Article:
It is obvious that this behaviour is desirable, but changing the behaviour of under-performing franchisees can be challenging. A good field audit program will aggregate data from all visits and allow the franchisor to segment their results based on certain groups. By leveraging this data, one can easily see that the top performers upsell more often (and thus are more often in compliance with this question) than the system’s under-performers. Another way to evaluate a location’s effectiveness in upselling is to compare the average check size between locations: this eliminates discrepancies due to some units being in higher-traffic sites.

This analysis is powerful because it extracts key insights from field visits and gives the franchisor strong arguments to ensure compliance to all standards.

In full-service restaurants, you’ll also find this:

Related question is “Are servers offering another beverage to customers during their meals?”

By paying extra attention to customers and being proactive, one increases the likelihood of additional sales. Furthermore, non-compliance to this question can be a symptom of under-staffing. Yes, understaffing reduces the labour costs but it comes at the expense of the customer experience. Consistently exceptional customer service is key to the long term viability of the business.

Concrete examples are very franchise specific, but assume a location generating $450,000 in sales with an average transaction value of $15.00. This translates to 30,000 transactions per year. Should staff be able to upsell an additional $5.00 item (one extra drink, etc.) to one out of every 5 customers, this adds $30,000 to the top line, a 6.67% increase which is substantial given the slim profit margins in today’s economy.

Moreover, should this improvement be applicable to the whole network, an average franchise system of 275 locations would receive $577,500 more in royalties that year, assuming a 7% royalty rate. That’s equivalent to adding over 18 new units! Additionally, because the locations are now more profitable, a virtuous cycle is created and new units are easier to sell. Inciting front-line staff being a tiny bit more proactive can have a dramatic impact.

 



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Impactful Field Audit Questions: First In First Out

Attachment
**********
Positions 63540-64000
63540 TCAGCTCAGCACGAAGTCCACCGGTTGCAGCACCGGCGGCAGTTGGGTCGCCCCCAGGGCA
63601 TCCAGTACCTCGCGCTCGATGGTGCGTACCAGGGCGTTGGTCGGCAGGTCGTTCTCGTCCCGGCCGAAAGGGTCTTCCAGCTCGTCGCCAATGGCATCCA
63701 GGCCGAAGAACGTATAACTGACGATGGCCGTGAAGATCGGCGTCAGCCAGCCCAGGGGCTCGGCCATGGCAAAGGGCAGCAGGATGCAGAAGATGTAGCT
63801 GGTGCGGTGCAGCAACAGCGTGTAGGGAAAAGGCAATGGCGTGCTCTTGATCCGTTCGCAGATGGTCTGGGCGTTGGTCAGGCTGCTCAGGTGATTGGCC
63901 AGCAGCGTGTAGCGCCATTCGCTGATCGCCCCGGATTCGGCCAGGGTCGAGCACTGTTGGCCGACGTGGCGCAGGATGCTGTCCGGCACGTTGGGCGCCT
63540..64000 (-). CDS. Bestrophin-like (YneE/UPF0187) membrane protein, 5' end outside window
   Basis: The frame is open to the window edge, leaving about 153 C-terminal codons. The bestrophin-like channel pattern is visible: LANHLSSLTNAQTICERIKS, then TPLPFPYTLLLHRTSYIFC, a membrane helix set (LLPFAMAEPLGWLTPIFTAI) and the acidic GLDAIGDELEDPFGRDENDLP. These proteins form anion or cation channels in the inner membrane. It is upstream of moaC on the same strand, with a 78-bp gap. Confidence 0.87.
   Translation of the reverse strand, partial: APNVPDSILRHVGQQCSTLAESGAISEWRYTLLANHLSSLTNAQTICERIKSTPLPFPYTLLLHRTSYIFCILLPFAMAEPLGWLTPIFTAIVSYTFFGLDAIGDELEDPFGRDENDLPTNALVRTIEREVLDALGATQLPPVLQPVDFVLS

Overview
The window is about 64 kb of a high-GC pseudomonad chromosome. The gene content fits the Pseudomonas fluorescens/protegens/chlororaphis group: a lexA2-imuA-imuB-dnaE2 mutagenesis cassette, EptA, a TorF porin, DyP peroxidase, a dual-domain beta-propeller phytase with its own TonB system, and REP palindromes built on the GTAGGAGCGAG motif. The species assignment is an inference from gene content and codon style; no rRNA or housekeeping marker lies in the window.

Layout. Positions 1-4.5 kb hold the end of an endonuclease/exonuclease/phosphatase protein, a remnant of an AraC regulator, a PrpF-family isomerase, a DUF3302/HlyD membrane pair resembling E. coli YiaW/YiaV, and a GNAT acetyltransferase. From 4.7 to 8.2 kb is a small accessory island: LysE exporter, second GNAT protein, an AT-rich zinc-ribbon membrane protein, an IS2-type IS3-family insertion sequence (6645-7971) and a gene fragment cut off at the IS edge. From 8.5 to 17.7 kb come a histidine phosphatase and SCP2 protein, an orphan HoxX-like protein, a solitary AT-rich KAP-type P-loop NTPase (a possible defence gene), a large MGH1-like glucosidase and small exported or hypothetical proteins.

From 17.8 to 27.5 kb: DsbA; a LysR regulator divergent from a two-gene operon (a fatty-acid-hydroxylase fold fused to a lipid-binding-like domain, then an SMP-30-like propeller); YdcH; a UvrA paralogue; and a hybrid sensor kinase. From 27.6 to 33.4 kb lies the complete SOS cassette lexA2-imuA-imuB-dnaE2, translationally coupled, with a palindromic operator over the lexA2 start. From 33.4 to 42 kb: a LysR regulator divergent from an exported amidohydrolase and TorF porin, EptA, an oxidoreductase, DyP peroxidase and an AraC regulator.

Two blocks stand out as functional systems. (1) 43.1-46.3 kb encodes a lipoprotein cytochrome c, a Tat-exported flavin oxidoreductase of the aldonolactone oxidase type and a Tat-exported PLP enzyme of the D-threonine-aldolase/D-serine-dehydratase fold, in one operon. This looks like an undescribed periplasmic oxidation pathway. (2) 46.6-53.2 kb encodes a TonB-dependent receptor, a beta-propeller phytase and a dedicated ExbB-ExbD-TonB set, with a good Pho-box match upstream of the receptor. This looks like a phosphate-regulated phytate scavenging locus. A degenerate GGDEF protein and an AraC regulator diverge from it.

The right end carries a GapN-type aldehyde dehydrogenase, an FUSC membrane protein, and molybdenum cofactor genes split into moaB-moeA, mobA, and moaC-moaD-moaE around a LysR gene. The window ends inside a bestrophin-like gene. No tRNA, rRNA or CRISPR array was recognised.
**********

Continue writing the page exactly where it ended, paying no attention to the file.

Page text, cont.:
By | Field Audits

Fotolia_96296978_XS

This article is part of our series about impactful field audit questions. With this series, we connect the dots between individual questions in an audit and their concrete measurable impact on the franchisee’s performance. We shouldn’t forget that one of the true goals of a franchisee field audit is to improve unit-level economics. Although seemingly innocuous, these questions have a direct impact on performance.

Question: “Are perishables used on a first in first out (FIFO) basis?”

If you have two loaves of bread with different expiry dates, you’d first use the one with the closest expiry date. Otherwise, you could end up in a situation where you’re throwing out one loaf of bread and buying more to compensate.

In a restaurant, tracking conformity to a FIFO process is a great element to evaluate not only because it helps reduce waste, which has a direct impact on the bottom line, but it is also easy to evaluate during a field visit.

Related Question: “Are employees labelling [a certain item] with its expiry date?”

Some products come with best before dates whereas others must be labelled by staff, after being thawed for example. Obviously, one cannot follow a FIFO process if dates are unknown. Furthermore, forgetting to track dates could cause food safety issues should the perishable item spoil. It’s best to catch these things quickly, before they become costly liabilities.

These two questions are interesting because they are both easily measurable, and measurability is a key component of great field audit questions. Quickly peeking at expiry dates and how produce is used during an audit can complement more complex inventory systems to paint a broader picture of produce waste and ensure optimal processes are in place to minimize waste and thus maximize profits.

It is well known that restaurants have extremely thin profit margins and that food costs are one of the main expenditures that can be controlled.

As a concrete example, let’s look at a restaurant generating $500,000 in gross sales. Let’s assume that the total profit is only $15,000 which equates to 3% of gross sales. Assuming average food costs of 32%, approximately $160,000 is spent on food. Should a 10% reduction in food costs ( 28.8% instead of 32%) be achieved by properly following a FIFO process (and other waste reduction techniques) the restaurant could add $16,000 to its bottom line, more than doubling its profits to $31,000. Admittedly such an improvement would be hard to achieve in an already profitable restaurant; it is more likely that this waste reduction could move an inefficient restaurant from red to black.

Within a few months of using our franchise audits app, one of our clients more than doubled their FIFO compliance rate making a substantial impact on their franchisee’s bottom line.